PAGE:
Bloomberg reports that four of the world’s richest nations will soon send a delegation to South Africa to seek a deal to begin closing Eskom’s coal-fired plants. Apparently, officials from the US, UK, France and Germany want to strike an agreement with Eskom to start closing its coal-fired power stations.
It is understood that any deal struck could be announced during the United Nations climate talks, known as COP26, set to start in Scotland, at the end of next month.
Albi Modise, the chief director of communications in the Department of Forestry, Fisheries and the Environment, is quoted as saying that these developed economies have a responsibility to fund the just transition to a low carbon economy and climate resilient society. He confirmed that John Murton, the UK’s envoy to COP26, will visit the country “to assess opportunities for enhanced cooperation” but added that the dates are still being finalised.
Alok Sharma, the COP26 president, has said he wants to use the summit to “consign coal to history.” But he’s met resistance from a number of middle-income countries which rely on coal. A Group of 20 meeting in July failed to reach an agreement on phasing out coal.
Coal-based electricity generation
Eskom is historically South Africa's biggest greenhouse-gas emitter. Its use of coal for power generation has made it the world’s 12th biggest emitter of greenhouses gases, ahead of the UK which has an economy eight times the size of South Africa’s economy. Eskom alone accounts for more than 40% of South Africa’s emissions.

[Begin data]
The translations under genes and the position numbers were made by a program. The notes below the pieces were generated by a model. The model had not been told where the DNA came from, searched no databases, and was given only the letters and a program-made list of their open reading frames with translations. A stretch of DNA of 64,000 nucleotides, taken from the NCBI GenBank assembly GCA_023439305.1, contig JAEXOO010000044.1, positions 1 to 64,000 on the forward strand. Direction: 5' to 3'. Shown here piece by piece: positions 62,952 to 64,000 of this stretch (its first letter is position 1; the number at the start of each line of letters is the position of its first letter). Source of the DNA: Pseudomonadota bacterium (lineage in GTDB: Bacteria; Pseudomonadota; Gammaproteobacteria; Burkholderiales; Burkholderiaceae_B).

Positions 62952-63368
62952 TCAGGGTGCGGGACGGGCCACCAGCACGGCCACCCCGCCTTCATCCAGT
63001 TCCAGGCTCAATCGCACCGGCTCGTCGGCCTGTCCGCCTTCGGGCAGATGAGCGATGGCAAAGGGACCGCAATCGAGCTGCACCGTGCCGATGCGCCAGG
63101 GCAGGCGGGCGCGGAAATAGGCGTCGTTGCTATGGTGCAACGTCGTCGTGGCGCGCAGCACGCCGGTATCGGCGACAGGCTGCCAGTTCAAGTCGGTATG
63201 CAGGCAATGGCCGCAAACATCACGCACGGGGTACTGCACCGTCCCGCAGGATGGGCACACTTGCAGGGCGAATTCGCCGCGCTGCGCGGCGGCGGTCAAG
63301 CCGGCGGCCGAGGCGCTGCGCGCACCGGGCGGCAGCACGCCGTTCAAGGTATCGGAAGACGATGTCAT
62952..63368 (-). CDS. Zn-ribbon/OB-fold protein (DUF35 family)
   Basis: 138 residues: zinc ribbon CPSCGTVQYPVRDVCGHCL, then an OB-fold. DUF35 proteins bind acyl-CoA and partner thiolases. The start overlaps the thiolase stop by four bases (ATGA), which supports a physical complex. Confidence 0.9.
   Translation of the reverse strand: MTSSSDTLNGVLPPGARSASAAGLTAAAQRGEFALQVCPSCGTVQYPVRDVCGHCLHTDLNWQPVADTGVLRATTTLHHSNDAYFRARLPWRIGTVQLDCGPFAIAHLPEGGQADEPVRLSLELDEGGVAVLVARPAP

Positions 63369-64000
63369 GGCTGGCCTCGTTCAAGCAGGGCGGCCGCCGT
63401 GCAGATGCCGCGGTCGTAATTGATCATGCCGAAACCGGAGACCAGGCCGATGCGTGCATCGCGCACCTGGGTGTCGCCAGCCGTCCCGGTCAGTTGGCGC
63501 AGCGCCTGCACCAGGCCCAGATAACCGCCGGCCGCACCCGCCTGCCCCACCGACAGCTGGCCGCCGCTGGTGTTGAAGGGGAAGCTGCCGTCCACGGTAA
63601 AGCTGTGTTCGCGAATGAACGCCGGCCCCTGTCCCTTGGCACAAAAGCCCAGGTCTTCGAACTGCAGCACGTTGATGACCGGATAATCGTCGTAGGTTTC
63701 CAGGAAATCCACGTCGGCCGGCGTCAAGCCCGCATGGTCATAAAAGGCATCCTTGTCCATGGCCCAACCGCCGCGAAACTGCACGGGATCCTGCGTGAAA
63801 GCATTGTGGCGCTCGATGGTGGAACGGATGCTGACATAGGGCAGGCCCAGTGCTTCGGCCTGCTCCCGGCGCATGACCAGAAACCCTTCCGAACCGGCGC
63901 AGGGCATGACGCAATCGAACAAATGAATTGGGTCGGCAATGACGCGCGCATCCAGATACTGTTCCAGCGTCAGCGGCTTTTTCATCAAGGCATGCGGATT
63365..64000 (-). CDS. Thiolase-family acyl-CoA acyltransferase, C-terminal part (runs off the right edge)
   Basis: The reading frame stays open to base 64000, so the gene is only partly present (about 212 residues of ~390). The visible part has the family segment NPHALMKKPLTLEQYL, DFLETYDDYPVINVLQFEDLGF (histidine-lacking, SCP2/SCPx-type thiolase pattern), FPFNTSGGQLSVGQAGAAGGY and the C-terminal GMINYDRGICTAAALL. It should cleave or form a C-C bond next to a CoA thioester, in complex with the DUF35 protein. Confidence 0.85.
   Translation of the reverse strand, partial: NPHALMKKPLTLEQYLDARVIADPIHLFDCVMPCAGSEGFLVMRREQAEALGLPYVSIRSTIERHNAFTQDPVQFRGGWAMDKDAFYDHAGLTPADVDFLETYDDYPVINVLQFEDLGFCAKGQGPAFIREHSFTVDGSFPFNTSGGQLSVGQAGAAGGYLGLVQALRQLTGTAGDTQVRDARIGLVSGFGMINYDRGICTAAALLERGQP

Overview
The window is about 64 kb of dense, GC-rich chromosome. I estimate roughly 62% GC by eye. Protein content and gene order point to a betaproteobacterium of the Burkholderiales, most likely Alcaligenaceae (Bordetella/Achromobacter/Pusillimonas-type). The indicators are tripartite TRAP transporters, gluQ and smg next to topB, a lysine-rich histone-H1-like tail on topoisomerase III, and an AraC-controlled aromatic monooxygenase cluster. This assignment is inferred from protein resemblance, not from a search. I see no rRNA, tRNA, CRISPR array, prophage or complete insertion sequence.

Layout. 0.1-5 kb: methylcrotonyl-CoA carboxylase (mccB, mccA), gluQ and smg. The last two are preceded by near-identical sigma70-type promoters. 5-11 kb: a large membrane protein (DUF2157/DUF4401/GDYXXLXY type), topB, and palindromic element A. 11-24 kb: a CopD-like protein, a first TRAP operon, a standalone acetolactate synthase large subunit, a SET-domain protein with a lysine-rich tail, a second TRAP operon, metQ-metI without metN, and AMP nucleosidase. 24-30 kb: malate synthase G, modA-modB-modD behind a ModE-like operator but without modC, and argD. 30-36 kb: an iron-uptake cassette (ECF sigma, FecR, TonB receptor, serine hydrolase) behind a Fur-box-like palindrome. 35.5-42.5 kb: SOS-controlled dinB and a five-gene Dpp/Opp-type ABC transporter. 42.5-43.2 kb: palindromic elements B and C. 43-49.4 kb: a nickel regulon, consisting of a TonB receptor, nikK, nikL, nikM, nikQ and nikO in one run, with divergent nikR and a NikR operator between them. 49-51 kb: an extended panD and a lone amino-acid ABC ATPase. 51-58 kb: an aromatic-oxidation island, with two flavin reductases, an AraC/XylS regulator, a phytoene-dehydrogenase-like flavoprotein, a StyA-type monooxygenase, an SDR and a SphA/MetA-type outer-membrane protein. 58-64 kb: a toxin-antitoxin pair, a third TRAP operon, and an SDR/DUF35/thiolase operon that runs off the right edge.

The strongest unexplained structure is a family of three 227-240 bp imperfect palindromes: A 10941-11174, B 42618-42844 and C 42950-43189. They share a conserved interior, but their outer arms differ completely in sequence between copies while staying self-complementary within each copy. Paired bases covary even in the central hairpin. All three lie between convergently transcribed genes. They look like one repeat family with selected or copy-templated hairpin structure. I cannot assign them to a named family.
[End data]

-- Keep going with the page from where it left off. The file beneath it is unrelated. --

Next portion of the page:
Eskom’s debt burden
While the power utility has laid out plans to start closing down its coal plants and having them at least partially replaced with renewable energy, gas-fired generation and battery storage, its debt burden of R402-billion hinders it from borrowing more money to pay for the energy transition.
With about 20 000 power plant workers, 90 000 coal miners and many thousands more involved in the transport of the fuel, there are also social implications to consider.
In July, Eskom’s CEO Andre de Ruyter suggested a facility from development-finance institutions which would be paid over a number of years. In August, Eskom said it was in initial talks to raise R33-billion from five such organizations. Mandy Rambharos, the head of Eskom’s Just Energy Transition department, has previously said the phase-out could cost more than $10-billion.
Multilateral development banks including the World Bank are under pressure from the United Nations to speed the green transition. Earlier this year the Asian Development Bank became the first to announce plans to help pay for the early retirement of coal plants.
A range of funding options is likely to be discussed during the South Africa visit, with one potential option being access to $2-billion that the US, France, the UK and Germany pledged at June’s G-7 meeting to help phase out coal globally.
We expect that one of the major challenges of COP 26 will be the decarbonisation of the electricity mix throughout the world, particularly in the major emerging countries, of which South Africa is one.